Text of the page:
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Despite the spate of viral rat videos, Baltimore likely doesn't have more vermin

Northeast Market closed Tuesday after a video surfaced showing a pair of rats scampering through one of its aisles.

When rats recently scampered through two public markets and a convenience store like shoppers browsing for green beans, it confirmed that no part of Baltimore is immune from rodents.

But the rats-capades caught on video and viewed more than 500,000 times on social media come amid a declining number of complaints about vermin lodged across the city since 2016.

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Since nearly everyone nowadays carries a smart phone with built-in video camera, the resulting viral videos bring more eyes to the rodent wars that Baltimore and other cities have waged for decades, officials said. Residents and visitors, they said, shouldn’t fear that rodents have overrun restaurants, markets and stores.

“Cameras are everywhere,” Department of Public Works spokesman Kurt Kocher said. “This is nothing new. People can send in complaints with the videos. It makes it easier on everybody.”

A video recorded last week from outside a 7-Eleven store on Washington Boulevard and West Patapsco Avenue showed a rat skipping across Pepsi, Mountain Dew and Sunkist bottles before it tried climbing up a wall.

Earlier this month, shoppers recorded rodents scurrying over cookie trays in the case of a bakery stall at Lexington Market and through an aisle at the Northeast Market. City leaders closed the markets to try to eradicate the rodents.

Mona Rock, a Health Department spokeswoman, said there has not been an uptick in rat-infestation violations at city restaurants.

City records show rodent complaints have dropped since fiscal year 2016.

The complaints fell from 8,933 in the 12 months prior to June 30, 2016, to 5,296 in the year before June 30, 2018. At the same time, proactive inspections rose from 105,931 to 171,715 in those same periods, records show.

For the inspections, city workers look under trash, debris and branch piles and near buildings where rats could burrow inside and later nest. Once locations are identified, workers leave rat poison and place yellow flags to alert residents. Workers then re-check the location to make sure rats have been exterminated.

Kocher stressed that city workers inspect only external spots, not inside buildings. That responsibility falls to the owners, he added.

“Don’t put food scraps outside,” he said. “Don’t feed the birds bread scraps. If you see a rat, call us.”

Imtiaz Minhas, the owner of the 7-Eleven location where the rat video was taken, called it an “unfortunate incident." Within hours of the video going online, the Health Department and an exterminator inspected the 5-year old building and found no signs of vermin infestation, he said.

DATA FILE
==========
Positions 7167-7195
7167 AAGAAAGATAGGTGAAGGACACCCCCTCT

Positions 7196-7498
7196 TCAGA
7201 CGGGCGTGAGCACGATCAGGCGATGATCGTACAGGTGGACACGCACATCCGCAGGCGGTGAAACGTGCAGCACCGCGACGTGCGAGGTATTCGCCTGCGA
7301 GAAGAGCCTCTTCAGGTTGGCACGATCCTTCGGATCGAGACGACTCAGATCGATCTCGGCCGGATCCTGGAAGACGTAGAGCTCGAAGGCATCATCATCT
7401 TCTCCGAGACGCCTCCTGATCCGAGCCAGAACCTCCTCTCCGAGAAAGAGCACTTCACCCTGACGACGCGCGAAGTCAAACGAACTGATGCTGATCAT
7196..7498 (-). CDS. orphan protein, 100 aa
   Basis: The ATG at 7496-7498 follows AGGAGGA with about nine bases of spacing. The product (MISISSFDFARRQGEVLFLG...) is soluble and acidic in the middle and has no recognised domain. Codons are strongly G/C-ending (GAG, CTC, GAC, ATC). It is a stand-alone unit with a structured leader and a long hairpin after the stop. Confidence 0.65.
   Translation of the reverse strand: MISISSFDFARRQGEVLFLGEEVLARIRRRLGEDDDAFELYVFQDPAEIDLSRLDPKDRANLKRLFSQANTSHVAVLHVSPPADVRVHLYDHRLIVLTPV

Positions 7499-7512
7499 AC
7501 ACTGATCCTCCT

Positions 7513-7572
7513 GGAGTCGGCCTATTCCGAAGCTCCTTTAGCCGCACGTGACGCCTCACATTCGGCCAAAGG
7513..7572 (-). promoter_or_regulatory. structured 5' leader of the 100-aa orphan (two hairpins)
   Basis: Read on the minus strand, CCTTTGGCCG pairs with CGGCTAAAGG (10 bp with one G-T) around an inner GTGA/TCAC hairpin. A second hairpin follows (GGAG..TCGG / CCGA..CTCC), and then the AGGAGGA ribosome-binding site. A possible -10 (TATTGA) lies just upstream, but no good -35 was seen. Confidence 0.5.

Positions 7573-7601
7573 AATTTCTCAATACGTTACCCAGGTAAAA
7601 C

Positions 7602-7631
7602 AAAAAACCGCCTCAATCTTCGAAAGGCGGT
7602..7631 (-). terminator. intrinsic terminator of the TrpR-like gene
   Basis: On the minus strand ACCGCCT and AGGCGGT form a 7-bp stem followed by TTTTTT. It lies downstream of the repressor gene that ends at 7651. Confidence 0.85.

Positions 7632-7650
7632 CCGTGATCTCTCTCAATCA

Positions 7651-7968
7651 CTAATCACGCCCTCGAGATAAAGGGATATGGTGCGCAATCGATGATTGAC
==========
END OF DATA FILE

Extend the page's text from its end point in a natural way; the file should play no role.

A Sun review of the city and private reports confirm both inspectors found no infestation or signs of rat entries. Minhas speculated that the rat likely slipped in through a door left open by a delivery driver or customer.

"We are doing everything we can to show it's not a bad place," he stressed. "We run an exceptional facility. We are not going to let this one isolated incident destroy years of hard work and our reputation."

Rats are as much a part of Charm City as crabs doused in Old Bay seasoning and spread across picnic tables in July. Consider a Dec. 14, 1975, Baltimore Sun headline, “The war on rats: No light at the end of the tunnel.”

The city’s decades-long battle against rats has been captured in the 2016 documentary “Rat Film.” Recent mayors have waged battles against the vermin, which have become a kind of unofficial, if grimy mascot for the city.

In November, Mayor Catherine Pugh announced an initiative to eradicate the rodents from public housing complexes across the city. Flyers distributed to tenants warned that rats, mice and cockroaches carry diseases and can make asthma and other illnesses worse.

Pugh’s predecessor, Stephanie Rawlings-Blake, also undertook efforts to drive back the rodents. She spent taxpayer money in 2015 on 170,000 large, durable trash cans to keep rats from feasting on people’s garbage and boosted the size of the city’s anti-rat crews. The effort paid off.

Councilman Brandon Scott said mobile phones have helped bring more of an awareness to rat issues in the city, especially where food is sold. Overall, Scott said, he has not heard of an uptick in complaints.

But he frequently gets alerted on social media after residents film rats in food establishments and demand that such sites be shuttered, he added.

“They’re surprised the rats have been able to get inside food places,” Scott said. “This is stuff that people care about. People don’t want them on their food.”

Meanwhile, Baltimore’s rats haven’t won as much acclaim as their brethren in New York City.

In 2015 and 2018, two were dubbed “Pizza Rat” after passers-by recorded them dragging pizza slices down train tracks and a staircase. Those videos were viewed millions of times.

Baltimore Sun reporter Nicholas Bogel-Burroughs contributed to this article.

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